David Cockney works out of the East End. As yet undiscovered, this British artist enjoys the customs and lifestyle of old school Londoners. Whelks – with David Cockney is a wry look at life in a London boozer. Most pubs in the UK (if not closed down) have morphed into ‘gastro – pubs’ where food is now more significant than drink.
Flock wall paper, comfy velvet seats, snugs, etched glass, tobacco smoke and wrought iron bar surrounds have been supplanted with a new – lean, keen and financially productive style. No longer a ‘womb’ into which people can retire from the tumult of the World – pubs are currently decorated in an assortment of Farrow and Ball greys – reflecting the colourless society inhabiting them.
Carpets which used to absorb sound, have been stripped out in favour of noise enhancing wooden floors. In fact, anything adding to the intolerable din of the ‘modern pub’ must be included. Now they are designed to amplify screaming kids, barking dogs and screeching harpies – a cosmopolitan melange of’mix-it-up’ yah-yahs – fresh out of the ad-man’s dull brain , that’s yer London boozer a la mode.
Once upon a time, public houses were the place where people went to drink and socialise. No more. A pub crawl today would inflame national obesity stats. Whereas it was customary to consume a pint of beer in each hostelry en route – the present day equivalent is to scoff down meals instead.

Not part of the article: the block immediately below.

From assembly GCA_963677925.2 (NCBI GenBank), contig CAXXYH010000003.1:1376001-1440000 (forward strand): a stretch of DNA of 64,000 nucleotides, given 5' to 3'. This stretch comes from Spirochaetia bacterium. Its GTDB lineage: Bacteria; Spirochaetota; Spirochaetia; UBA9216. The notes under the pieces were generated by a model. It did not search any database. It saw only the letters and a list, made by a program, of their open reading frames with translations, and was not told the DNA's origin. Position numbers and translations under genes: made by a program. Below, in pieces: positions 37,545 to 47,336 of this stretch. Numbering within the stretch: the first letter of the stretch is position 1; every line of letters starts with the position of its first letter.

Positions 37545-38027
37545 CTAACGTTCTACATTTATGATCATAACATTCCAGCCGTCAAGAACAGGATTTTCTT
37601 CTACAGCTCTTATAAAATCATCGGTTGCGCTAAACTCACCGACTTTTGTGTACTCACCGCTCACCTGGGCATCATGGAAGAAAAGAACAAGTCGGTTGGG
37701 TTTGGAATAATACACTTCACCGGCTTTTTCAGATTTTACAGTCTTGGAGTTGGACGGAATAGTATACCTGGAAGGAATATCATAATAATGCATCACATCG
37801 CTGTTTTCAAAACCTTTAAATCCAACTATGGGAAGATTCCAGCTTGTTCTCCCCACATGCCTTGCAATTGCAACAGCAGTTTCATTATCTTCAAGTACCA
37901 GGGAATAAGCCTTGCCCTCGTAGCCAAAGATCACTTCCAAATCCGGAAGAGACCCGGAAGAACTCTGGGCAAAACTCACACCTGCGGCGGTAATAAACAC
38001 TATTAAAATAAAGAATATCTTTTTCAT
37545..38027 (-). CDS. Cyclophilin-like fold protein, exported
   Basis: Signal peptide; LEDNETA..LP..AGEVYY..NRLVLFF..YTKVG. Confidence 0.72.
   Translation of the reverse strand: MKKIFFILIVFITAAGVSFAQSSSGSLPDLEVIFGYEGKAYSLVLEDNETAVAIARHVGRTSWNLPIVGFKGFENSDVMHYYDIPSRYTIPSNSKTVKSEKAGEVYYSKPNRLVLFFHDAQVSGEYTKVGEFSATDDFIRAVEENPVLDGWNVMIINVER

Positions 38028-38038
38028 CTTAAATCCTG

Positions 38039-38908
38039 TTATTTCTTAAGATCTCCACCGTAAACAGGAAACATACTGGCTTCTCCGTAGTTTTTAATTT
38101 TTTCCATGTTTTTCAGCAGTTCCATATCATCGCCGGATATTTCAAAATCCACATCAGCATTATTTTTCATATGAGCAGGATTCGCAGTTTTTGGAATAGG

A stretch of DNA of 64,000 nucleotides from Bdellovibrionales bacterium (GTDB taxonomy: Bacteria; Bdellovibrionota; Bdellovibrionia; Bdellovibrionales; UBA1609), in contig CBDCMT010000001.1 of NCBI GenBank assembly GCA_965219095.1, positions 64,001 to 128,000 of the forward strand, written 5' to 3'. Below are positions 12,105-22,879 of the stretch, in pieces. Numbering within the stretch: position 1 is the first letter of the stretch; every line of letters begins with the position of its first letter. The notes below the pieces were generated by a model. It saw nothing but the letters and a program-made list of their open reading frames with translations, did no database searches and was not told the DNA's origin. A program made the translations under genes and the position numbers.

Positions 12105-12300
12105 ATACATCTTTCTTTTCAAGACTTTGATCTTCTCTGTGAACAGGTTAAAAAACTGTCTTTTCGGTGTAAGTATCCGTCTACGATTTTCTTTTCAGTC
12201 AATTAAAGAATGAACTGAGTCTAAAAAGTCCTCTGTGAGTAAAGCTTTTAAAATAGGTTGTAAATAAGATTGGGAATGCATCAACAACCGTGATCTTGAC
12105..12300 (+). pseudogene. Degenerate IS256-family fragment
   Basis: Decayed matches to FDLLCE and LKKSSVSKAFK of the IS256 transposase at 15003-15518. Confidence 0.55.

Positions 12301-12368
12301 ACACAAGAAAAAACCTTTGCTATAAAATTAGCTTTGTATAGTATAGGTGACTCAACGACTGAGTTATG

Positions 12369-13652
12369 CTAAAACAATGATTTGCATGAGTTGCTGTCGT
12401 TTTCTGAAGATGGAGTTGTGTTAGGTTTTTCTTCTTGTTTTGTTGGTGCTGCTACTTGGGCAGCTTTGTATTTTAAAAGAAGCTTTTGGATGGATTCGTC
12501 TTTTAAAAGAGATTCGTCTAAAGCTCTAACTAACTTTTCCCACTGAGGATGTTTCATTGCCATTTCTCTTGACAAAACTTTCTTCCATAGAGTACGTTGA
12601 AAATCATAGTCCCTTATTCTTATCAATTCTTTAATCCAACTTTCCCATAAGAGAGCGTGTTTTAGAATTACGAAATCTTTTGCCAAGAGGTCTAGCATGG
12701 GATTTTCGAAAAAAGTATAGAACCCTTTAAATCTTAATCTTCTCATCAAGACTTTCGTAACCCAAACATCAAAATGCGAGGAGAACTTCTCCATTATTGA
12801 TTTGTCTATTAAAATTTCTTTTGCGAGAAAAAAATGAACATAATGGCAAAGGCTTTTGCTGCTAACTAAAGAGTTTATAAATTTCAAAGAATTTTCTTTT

Whelks – with David Cockney: set against a back-drop of framed Velasquez reproductions hung over flock wall paper – remembers a freer society where enjoying yourself in public was customary. Mr. Cockney (not to be confused with that other geezer what lives up North), likes natter, bar snacks with a ‘King Lear’ plus a few Harry Raggs (Fags) in the process.
Dave’s local, The Crown and Thistle, is run by a landlord known as ‘Ginge’ on account of his hair colour (his real name is Bert). The wildlife at this watering- hole come there mainly for the booze! Bar snacks are a secondary consideration. However, an old alley cat known as ‘Fishy George’ keeps shop outside. George wears a white coat and straw hat, purveying fine sea-food from a wicker basket. Attending tables and seats in the pub’s dark interior – he sells winkles, cockles, mussels, jellied eels and …..
Bert’s favourite tipple is a pot of whelks. A much overlooked source of protein for the lesser classes of London, whelks are an acquired taste and you need decent ‘Corns’ to tackle em. Whelks avoid being swallowed, dodging about the palate – which is where beer comes in. A ‘King Lear’ will see you through the most stubborn of ‘Escargots de Mare’. Go on, try one!
Whelks supplied by The Fish Society